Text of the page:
An emerging vertical is cleantech, ranking tenth in terms of total investment volume. Growing investor interest in startups dedicated to clean energy solutions, environmental monitoring, and sustainable mining has led founders to raise $111 million in 21 rounds during 2023, a 2.7-fold increase from 2021. Artificial intelligence (AI) is another emerging trend, with a record number of 55 funding rounds closed by startups in that vertical in 2023.

Graph top 10 verticals

Brazil maintained its leadership in the region

In 2023, Brazil continued to consolidate its position as a leader in the Latin American startup landscape. In the last five years, companies based in the Brazilian country have raised $17.6 billion in venture capital investment, approximately 47% in the region. Besides Brazil, four other countries also stood out in the field of startup investment in 2023, with the following amounts:

  • Mexico: 1,131 million USD
  • Colombia: 373 million USD
  • Chile: 238 million USD
  • Argentina: 67 million USD
Graph by country

Challenges and opportunities in the region

The year 2023 also stood out as the third year with the highest fundraising for investment in the region, following 2022 and 2021. “Despite this, if you talk to any professional manager, they will tell you that raising a fund at this time is not easy.” This is because most of the registered funds that raised capital in 2023 were established funds: in fact, 70% of the funds raised in 2023 came solely from two: Bicycle Capital and Kaszek.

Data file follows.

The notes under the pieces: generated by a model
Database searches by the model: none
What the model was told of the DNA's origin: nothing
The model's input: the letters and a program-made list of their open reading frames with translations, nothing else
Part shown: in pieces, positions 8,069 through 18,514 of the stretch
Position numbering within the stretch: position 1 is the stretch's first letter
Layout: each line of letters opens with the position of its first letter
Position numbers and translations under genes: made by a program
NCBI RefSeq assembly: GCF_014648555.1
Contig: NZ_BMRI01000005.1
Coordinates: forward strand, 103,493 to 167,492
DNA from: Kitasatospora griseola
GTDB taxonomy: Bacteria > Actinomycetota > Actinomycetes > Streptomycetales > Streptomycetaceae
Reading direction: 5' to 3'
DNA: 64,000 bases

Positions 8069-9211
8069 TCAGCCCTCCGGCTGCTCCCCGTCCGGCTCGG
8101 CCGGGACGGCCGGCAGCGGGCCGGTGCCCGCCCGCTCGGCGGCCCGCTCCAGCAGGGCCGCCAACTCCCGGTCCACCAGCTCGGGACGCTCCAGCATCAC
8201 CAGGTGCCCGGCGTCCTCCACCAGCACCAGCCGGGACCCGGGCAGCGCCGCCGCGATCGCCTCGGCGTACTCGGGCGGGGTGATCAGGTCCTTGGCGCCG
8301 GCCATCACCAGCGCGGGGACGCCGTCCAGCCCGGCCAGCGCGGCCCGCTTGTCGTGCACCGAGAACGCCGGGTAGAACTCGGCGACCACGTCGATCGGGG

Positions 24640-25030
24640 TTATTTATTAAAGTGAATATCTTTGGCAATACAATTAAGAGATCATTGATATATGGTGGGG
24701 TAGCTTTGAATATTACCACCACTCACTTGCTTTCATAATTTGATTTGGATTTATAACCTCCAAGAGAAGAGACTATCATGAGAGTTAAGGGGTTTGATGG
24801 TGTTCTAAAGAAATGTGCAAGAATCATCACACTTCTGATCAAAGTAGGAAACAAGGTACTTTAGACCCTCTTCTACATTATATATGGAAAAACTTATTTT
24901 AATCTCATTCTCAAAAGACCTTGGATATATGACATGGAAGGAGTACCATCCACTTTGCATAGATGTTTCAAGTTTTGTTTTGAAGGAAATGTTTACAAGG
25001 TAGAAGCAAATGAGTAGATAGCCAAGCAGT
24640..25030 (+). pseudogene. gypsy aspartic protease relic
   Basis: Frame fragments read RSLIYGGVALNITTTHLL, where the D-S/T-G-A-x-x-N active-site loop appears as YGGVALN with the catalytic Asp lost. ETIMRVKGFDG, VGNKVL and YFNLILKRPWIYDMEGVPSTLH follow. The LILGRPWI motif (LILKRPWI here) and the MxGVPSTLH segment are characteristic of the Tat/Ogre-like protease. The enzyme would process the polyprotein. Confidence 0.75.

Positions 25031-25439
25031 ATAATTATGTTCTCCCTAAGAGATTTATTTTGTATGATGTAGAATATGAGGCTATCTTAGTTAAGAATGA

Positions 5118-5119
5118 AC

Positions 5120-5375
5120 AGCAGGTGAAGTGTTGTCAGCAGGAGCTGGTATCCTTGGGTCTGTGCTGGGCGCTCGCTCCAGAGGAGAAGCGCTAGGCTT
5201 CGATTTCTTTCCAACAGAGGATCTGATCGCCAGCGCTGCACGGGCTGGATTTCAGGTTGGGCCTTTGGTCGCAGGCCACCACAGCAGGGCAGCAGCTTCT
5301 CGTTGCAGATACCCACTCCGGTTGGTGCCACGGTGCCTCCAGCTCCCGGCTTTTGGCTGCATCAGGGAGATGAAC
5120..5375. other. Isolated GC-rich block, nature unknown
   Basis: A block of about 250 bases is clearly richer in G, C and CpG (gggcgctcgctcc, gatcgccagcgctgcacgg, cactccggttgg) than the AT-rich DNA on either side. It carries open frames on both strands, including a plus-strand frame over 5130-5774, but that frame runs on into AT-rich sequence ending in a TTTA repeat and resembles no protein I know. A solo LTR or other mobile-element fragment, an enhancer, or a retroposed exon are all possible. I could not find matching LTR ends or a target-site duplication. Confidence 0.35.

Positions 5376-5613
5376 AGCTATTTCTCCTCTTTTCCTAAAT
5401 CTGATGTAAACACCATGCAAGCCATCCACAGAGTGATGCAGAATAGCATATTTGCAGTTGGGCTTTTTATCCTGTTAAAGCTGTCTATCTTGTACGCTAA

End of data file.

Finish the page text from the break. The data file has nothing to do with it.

This dynamic contrasts with what was observed in 2021 and 2022, where many managers debuted in the market with their first fund, explained Hern├índez. “Despite this evolution, the funds raised in the last three years remain significant, and when analyzing the entire growth cycle of these funds, we understand that there is still capital available to invest,” concluded LAVCA’s Research Director.

Financial uncertainty and the rise in interest rates caused an adjustment in venture capital investment in 2023. But as LAVCA’s report suggests, investment in Latin America is entering a stabilization period, with positive signs such as the flourishing of verticals like cleantech or AI marking a promising future.